Living an Unschooling life, we strive to give our children as big of a world as possible to learn and grow from. One aspect in which we do this is surrounding our children with a variety of music and musical instruments. We have so many instruments in our Unschooling home. We have a drum set, accordion, guitars, recorders, xylophone, Chinese Flute, harmonicas, an ocarina, didgeridoos, and many other fun and exciting tools for their interest in music. We also have a variety of music playing in our home often, from classical to heavy metal and everything in between!
We recently acquired a piano from a friend who was moving. From the moment Devin sat down in front of it, he began playing. I mean really playing beautifully! Joe and I looked at each other in amazement. When a child shows a “gift” for something, the parent is often pushed to put that child in some kind of lessons. However, our Unschooled children rarely have an interest in taking lessons at all and it isn’t something I would ever coerce, bribe or encourage them to do. I would simply give it as an option.
It’s easy to slip into that future-based mindset of thinking that your child may become a professional musician or dancer someday just because they show a talent or passion for something. On the Unschooling path, which is a very present and in the moment way of living, it is helpful for parents to not get sucked into the culturally common practice of lessons being the only way for personal expansion and growth. There are many ways in which you can support your child on their musical path and one way to just be there! Listen to the music they create and be present with them in their passion.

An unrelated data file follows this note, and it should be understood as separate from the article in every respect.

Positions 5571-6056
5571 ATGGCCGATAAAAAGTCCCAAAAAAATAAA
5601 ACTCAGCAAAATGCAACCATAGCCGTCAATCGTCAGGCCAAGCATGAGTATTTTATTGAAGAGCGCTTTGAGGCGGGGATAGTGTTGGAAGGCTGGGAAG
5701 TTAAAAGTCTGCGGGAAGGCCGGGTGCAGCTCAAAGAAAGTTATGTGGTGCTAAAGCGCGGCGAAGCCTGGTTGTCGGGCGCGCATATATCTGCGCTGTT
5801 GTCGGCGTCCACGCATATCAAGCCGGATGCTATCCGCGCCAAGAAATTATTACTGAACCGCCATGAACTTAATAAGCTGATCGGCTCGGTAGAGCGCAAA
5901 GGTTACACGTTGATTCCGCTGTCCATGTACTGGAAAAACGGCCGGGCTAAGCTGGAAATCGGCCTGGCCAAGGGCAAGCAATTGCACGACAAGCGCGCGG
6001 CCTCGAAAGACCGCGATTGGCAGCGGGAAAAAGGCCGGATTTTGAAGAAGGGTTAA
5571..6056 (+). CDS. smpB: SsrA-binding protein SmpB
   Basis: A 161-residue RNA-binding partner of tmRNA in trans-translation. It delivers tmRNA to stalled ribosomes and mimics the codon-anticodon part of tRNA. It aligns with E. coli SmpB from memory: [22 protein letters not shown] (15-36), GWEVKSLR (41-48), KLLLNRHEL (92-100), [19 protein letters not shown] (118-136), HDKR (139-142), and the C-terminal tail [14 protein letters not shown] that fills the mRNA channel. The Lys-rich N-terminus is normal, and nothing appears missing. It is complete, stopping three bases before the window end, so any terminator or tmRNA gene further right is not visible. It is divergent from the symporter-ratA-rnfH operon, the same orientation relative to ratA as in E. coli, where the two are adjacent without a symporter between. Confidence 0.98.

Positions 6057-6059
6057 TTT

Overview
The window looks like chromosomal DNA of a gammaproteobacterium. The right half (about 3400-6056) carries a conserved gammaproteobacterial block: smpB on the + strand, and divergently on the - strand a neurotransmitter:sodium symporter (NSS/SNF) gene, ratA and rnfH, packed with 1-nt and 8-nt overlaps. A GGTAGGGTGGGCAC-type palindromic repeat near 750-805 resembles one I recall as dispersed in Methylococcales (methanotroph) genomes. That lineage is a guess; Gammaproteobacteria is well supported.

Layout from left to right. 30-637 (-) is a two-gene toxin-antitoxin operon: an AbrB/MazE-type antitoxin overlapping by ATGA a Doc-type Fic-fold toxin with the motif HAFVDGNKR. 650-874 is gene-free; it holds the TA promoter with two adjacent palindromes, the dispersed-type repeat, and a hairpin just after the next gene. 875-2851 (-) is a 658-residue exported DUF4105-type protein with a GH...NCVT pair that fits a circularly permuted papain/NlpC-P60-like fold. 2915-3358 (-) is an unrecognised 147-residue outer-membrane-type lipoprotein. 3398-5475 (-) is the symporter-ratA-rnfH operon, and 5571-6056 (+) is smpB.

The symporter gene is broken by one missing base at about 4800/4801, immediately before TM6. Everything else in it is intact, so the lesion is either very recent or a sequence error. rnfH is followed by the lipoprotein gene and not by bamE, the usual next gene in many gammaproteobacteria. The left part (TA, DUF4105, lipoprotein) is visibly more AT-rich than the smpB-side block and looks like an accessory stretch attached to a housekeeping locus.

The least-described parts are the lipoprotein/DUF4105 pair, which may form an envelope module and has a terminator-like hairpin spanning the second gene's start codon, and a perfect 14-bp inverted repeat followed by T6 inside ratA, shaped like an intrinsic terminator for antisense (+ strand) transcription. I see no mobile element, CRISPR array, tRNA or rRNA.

At this point in his life, Devin has no interest in music lessons. When his Unschooled friends come over, they create music together and record videos. He truly enjoys the experience of playing in his own way. His music is so unique, so beautiful and perfectly him. I would never want to rob that from him by having a piano teacher tell him how and what he should be playing, pulling him from his instinctual connection to the music he loves so much.
I love the foundation of support and trust that we create for our children living a Radical Unschooling life. We never have to rely on teachers or “professionals” to perfect our children’s skills and talents, even in such areas as music. All of my kids will continue on their own paths of musical growth in the way that they choose to. Musical talent isn’t something “taught”. It is something inside of those who choose to allow it to grow. We as Unschooling parents can choose to bring as much of the musical world into our children’s lives as possible to choose from and if an interest or passion grows as a result, we can continue to nurture it with loving support, choices and options.